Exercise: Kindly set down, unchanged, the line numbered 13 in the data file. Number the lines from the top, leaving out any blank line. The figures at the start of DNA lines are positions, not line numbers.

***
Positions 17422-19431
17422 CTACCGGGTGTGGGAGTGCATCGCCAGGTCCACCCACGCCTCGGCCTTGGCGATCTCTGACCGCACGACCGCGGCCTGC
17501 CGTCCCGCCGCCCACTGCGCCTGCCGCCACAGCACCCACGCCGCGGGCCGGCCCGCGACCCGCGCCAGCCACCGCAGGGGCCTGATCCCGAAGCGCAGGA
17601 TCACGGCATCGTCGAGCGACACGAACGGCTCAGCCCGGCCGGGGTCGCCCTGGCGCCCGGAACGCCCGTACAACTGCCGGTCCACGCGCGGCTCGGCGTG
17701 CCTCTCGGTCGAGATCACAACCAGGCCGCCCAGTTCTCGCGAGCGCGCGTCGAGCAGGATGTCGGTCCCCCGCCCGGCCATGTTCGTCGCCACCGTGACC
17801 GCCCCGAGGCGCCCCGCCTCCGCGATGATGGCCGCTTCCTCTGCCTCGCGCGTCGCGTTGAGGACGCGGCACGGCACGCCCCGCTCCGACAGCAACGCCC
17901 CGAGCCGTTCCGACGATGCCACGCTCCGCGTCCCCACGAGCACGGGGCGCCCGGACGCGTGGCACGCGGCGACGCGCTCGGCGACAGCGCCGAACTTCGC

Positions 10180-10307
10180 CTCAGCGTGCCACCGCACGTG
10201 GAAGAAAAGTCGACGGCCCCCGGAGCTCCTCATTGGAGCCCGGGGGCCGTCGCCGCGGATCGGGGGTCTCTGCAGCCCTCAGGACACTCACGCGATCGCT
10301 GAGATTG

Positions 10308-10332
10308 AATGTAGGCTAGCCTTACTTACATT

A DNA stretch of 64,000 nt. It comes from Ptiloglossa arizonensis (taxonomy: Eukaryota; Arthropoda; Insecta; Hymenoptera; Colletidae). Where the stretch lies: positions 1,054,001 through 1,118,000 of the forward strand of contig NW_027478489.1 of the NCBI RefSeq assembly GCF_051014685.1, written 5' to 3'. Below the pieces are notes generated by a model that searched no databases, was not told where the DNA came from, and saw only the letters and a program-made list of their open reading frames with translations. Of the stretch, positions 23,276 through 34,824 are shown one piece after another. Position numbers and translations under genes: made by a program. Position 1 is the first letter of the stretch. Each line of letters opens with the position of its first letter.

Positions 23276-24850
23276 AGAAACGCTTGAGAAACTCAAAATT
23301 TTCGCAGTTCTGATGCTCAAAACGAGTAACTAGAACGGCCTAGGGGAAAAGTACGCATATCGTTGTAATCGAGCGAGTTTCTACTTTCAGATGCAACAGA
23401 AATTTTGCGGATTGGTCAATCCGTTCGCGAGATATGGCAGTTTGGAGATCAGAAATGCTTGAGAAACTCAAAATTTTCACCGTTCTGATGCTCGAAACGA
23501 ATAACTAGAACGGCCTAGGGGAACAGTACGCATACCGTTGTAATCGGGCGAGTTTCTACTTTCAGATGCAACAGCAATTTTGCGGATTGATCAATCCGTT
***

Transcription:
10308 AATGTAGGCTAGCCTTACTTACATT